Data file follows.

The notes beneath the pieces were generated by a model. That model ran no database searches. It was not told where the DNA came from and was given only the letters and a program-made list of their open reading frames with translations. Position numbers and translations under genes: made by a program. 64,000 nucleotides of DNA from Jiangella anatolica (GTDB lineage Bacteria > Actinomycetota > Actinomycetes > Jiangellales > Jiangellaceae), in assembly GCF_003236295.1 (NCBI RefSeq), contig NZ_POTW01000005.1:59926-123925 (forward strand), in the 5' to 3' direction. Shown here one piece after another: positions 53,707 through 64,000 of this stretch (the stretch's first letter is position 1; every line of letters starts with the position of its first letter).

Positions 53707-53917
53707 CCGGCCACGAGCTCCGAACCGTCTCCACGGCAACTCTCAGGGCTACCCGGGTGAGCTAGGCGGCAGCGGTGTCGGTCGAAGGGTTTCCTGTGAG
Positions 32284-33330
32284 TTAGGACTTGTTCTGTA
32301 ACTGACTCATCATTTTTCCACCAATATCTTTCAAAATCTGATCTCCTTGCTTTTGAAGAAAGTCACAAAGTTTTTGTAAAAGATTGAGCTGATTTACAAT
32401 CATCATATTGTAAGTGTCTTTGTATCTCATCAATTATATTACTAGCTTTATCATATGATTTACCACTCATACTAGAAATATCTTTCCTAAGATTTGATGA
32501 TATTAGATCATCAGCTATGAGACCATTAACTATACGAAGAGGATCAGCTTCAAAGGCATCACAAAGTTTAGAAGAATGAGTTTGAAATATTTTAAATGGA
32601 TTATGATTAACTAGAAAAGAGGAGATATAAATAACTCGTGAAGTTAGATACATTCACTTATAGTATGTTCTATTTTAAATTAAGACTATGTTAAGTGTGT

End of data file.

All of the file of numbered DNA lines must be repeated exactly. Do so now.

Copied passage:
The notes beneath the pieces were generated by a model. That model ran no database searches. It was not told where the DNA came from and was given only the letters and a program-made list of their open reading frames with translations. Position numbers and translations under genes: made by a program. 64,000 nucleotides of DNA from Jiangella anatolica (GTDB lineage Bacteria > Actinomycetota > Actinomycetes > Jiangellales > Jiangellaceae), in assembly GCF_003236295.1 (NCBI RefSeq), contig NZ_POTW01000005.1:59926-123925 (forward strand), in the 5' to 3' direction. Shown here one piece after another: positions 53,707 through 64,000 of this stretch (the stretch's first letter is position 1; every line of letters starts with the position of its first letter).

Positions 53707-53917
53707 CCGGCCACGAGCTCCGAACCGTCTCCACGGCAACTCTCAGGGCTACCCGGGTGAGCTAGGCGGCAGCGGTGTCGGTCGAAGGGTTTCCTGTGAG
Positions 32284-33330
32284 TTAGGACTTGTTCTGTA
32301 ACTGACTCATCATTTTTCCACCAATATCTTTCAAAATCTGATCTCCTTGCTTTTGAAGAAAGTCACAAAGTTTTTGTAAAAGATTGAGCTGATTTACAAT
32401 CATCATATTGTAAGTGTCTTTGTATCTCATCAATTATATTACTAGCTTTATCATATGATTTACCACTCATACTAGAAATATCTTTCCTAAGATTTGATGA
32501 TATTAGATCATCAGCTATGAGACCATTAACTATACGAAGAGGATCAGCTTCAAAGGCATCACAAAGTTTAGAAGAATGAGTTTGAAATATTTTAAATGGA
32601 TTATGATTAACTAGAAAAGAGGAGATATAAATAACTCGTGAAGTTAGATACATTCACTTATAGTATGTTCTATTTTAAATTAAGACTATGTTAAGTGTGT